Is New Jersey fiscally imploding?
The governor of New Jersey, Chris Christie, held a press conference on Wednesday in which he excoriated the U.S. Speaker of the House, John Boehner, and other Republicans for failing to hold a vote on Sandy relief this week. With a tone that is rarely heard in national politics, Christie accused the Congressional leadership of his own party of “duplicity” and “selfishness,” according to The New York Times. Meanwhile, New York governor Andrew Cuomo and New York City Mayor Michael Bloomberg delivered more tempered comments.
Was Christie’s tirade just common speech for Jersey, or are there other pressures on the governor? New Jersey state revenues are far from the projections that Christie’s administration made. Many, including myself and rating agencies, have said Christie’s revenue projections for fiscal year 2013 were overly optimistic given the economic climate. Meanwhile, Christie barnstormed around the state on his “New Jersey Comeback” tour for months until it was clear that the state was not experiencing a jobs boom. State revenues were already weak. Then Sandy flattened many tax and fee streams.
Here is New Jersey’s year to date report (July 1, 2012 – November 30, 2012) from the state treasurer (in $1000’s):
New Jersey revenues are running 5.6% below projections, and the state already has short-term liquidity problems. From a Moody’s November 5, 2012 rating report (emphasis mine):
The state’s liquidity, however, has declined in recent years. Available resources outside the general fund are lower than they have been in advance of any New Jersey note sale in the past five years, and the state’s projected year-end cash balance has also declined substantially from the level anticipated a year ago. This leaves the state a narrow margin for error in the event that projected revenues fall short, or if expenditures escalate. The rating was based on cash-flow projections devised prior to Hurricane Sandy, and the state has not revised its projections since the disaster.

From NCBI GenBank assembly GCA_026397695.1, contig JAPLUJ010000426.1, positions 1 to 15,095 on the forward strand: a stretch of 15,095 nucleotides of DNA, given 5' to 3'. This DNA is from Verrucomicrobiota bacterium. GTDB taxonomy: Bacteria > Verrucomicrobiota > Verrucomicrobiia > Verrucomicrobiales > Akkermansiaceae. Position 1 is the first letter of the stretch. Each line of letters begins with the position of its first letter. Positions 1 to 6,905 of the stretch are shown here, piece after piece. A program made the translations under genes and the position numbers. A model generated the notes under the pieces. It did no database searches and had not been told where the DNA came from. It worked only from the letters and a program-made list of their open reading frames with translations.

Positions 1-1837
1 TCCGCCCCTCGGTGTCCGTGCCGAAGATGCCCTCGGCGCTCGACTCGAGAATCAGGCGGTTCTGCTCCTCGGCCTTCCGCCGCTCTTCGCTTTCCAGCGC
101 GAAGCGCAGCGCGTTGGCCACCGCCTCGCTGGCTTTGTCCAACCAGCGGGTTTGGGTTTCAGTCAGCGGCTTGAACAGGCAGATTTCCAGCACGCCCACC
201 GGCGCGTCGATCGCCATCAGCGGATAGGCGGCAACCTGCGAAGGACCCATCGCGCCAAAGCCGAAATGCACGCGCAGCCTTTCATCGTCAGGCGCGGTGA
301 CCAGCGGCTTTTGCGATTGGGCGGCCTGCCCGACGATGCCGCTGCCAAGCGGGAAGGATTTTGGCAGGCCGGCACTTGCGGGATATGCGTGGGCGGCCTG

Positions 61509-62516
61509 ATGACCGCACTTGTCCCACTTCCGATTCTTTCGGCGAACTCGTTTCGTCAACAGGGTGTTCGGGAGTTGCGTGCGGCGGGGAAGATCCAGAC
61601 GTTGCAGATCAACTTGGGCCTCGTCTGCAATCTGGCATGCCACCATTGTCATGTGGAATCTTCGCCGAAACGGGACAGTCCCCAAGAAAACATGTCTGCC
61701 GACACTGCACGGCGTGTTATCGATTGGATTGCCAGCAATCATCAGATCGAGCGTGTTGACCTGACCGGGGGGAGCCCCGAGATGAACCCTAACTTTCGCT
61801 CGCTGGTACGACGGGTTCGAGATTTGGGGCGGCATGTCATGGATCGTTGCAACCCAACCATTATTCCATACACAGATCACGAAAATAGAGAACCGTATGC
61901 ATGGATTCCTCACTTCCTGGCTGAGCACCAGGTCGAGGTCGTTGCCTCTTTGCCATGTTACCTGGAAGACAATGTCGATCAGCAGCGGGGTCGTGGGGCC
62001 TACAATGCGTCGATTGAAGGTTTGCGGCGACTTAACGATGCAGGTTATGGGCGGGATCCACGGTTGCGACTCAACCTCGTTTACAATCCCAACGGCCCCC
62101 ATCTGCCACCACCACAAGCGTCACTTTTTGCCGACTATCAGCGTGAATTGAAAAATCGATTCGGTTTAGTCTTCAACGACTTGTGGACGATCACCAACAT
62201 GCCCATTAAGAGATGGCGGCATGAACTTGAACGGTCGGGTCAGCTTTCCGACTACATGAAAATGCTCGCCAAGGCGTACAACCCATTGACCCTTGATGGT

Moody’s issued this report in advance of New Jersey’s short-term borrowing of $2.6 billion from JP Morgan. The Municipal Securities Rulemaking Board shows no trades for the securities, so it appears that JP Morgan did not underwrite these bonds, but simply took them onto its own books. But there is a little problem in the terms of the bonds. Here is the legalese (page 6):
Should revenues be less than anticipated in the State Appropriations Act for Fiscal Year 2013, the Governor may, pursuant to statutory authority, prevent any expenditure under any appropriation, including payment of the Series C Notes.
This means if state revenues don’t equal spending, then Christie must either cut spending or miss a payment to JP Morgan. Of course, JP Morgan could agree to roll this debt at maturity and extend the loan to New Jersey, but the state is heavily indebted already with one of the lowest credit ratings among U.S. states.
More than anything, Christie needs the relief money from Congress to keep his state from going belly up. I don’t doubt that the governor has concerns for shore residents who have lost their homes and possessions. He seems to be a genuine fellow. However, he may be more worried about New Jersey fiscally imploding and the bankers from JP Morgan demanding their $2.6 billion.